Appeal, No. 185, Oct. T., 1958, from decree of Court of Common Pleas No. 5 of Philadelphia County, June T., 1956, No. 5671, in case of Josephine V. Giuffre v. Joseph F. Giuffre. Decree affirmed.
William M. Marutani, with him MacCoy, Evans & Lewis, for appellant.
J. Montgomery Forster, for appellee.
Before Rhodes, P.j., Hirt, Gunther, Wright, Woodside, Ervin, and Watkins, JJ.
[ 187 Pa. Super. Page 155]
On July 24, 1956, Josephine V. Giuffre filed a complaint in divorce a.v.m. against her husband, Joseph F. Giuffre, charging indignities to the person. The husband was personally served but did not appear or file an answer. The matter was referred to a master who scheduled a hearing on October 8, 1956. Due notice thereof was personally served on the husband but he did not appear. The master subsequently filed a report recommending that the divorce be granted. This report was approved by the court below on November 13, 1956, but the wife did not complete the proceeding by securing a final decree. On May 10, 1957, upon the husband's petition, a rule was granted to show cause why the matter should not be referred back to the master for further hearing, which rule was subsequently made absolute. The master scheduled a further hearing on June 18, 1957, at which time the husband appeared with counsel. The master thereafter filed a supplemental report, again recommending a decree. The husband's exceptions to this supplemental report were dismissed in the court below and a final decree entered. The husband has appealed.
While counsel for appellant has divided his argument into four sections, he concedes that "the sole question to be determined is whether or not the plaintiff's evidence, even if accepted without reservations, establishes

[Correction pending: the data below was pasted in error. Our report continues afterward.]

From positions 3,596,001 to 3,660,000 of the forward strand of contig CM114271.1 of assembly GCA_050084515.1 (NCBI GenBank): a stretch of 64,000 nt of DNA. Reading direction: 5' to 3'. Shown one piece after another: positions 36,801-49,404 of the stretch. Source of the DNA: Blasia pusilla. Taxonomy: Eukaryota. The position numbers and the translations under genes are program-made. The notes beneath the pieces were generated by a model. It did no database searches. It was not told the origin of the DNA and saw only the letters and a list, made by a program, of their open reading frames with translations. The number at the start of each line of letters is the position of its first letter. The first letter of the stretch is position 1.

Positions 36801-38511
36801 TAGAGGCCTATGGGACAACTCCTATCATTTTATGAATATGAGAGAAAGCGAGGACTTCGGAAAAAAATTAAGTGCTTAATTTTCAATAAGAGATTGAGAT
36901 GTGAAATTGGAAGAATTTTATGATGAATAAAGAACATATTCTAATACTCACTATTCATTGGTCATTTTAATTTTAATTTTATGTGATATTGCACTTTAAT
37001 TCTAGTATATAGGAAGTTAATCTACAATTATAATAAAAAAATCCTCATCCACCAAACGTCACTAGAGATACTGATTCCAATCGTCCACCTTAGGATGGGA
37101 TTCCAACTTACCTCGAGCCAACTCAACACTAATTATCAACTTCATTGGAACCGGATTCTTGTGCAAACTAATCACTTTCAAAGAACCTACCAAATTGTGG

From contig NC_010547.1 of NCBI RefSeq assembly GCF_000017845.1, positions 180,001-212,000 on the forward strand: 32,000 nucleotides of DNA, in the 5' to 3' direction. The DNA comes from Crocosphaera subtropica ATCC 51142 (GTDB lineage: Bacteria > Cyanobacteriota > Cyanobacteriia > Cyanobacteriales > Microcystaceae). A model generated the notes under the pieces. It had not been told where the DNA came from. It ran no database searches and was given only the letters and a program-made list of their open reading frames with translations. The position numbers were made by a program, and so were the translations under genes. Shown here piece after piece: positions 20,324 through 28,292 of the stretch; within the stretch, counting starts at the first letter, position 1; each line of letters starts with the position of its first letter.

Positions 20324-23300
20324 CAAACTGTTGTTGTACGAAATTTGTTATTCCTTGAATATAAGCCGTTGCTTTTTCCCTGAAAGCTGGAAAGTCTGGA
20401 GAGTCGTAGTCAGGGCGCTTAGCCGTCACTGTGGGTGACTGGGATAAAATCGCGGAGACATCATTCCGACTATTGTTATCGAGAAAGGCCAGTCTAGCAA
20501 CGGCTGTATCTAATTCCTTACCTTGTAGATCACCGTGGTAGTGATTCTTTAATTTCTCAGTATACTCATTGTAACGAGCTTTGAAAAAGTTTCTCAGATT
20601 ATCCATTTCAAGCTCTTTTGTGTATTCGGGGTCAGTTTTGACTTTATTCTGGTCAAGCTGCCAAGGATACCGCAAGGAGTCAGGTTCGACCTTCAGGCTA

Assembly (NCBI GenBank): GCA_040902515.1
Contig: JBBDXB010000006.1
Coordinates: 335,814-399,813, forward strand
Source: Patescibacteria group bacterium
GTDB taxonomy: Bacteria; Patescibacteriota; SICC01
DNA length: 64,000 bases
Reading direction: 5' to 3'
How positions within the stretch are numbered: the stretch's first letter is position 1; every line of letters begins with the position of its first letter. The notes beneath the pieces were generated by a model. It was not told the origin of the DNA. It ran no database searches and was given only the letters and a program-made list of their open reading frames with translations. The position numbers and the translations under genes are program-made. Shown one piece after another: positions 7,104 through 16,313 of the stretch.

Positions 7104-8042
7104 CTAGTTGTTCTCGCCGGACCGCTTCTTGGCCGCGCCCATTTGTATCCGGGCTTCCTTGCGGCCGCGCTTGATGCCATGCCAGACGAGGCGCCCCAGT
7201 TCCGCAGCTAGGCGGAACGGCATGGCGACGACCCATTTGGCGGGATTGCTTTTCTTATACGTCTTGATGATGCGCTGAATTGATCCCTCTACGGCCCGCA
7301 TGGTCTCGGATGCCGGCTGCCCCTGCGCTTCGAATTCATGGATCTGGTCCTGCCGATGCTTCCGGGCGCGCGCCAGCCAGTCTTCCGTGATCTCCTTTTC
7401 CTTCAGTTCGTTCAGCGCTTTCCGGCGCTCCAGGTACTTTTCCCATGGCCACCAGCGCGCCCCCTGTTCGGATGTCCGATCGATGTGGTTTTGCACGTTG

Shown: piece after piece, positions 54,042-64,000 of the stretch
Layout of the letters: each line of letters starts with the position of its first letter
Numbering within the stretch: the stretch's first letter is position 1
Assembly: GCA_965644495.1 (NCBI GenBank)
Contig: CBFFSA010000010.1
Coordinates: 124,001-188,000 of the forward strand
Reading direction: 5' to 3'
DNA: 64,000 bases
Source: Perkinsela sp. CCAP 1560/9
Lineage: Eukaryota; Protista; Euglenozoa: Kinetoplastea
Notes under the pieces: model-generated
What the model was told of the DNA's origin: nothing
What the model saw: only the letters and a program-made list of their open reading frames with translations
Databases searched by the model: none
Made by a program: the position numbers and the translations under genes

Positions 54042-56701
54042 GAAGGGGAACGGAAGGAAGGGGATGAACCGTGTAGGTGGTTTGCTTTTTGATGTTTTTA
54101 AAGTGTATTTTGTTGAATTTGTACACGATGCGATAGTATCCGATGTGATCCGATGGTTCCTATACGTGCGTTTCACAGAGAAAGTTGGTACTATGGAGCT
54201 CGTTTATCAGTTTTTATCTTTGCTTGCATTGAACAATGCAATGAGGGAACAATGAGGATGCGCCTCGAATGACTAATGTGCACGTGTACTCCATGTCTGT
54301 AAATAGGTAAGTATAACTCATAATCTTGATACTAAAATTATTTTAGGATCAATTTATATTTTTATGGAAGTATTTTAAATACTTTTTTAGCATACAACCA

[ 187 Pa. Super. Page 156]
'indignities' within the meaning of the Divorce Law".
The parties were united in marriage on October 13, 1951. It was the first marriage for each. Thereafter they lived together as husband and wife at 844 Wynnewood Road, Philadelphia, until their separation in July 1956. They have one child, a boy, born June 26, 1952, who is in the mother's custody. The parties are presently aged 26 and 29 years, respectively. The wife is employed at the Devon Hobby Shop. The husband is a sales engineer. Difficulties between the parties commenced upon their return from the wedding trip, and the union was an unsuccessful one from its very inception.
"The course of conduct amounting to such indignities as would justify a divorce is apparently incapable of specific or of exact definition. Each case must necessarily depend upon its own facts. The principles applicable to the charge of 'indignities to the person' have been fully and frequently set forth by this court. It is, of course, impossible to lay down any general rule as to what constitutes such indignities to the person as to render the condition of the injured spouse intolerable and life burdensome; such matters necessarily depend upon all the circumstances of the particular case and the position in life, character and disposition of the parties. It is well settled, however, that it is not with isolated occurrences that the law concerns itself in determining whether a divorce should be granted upon this ground, but only with indignities so repeated and continuous as to constitute a course of conduct which renders the complaining ...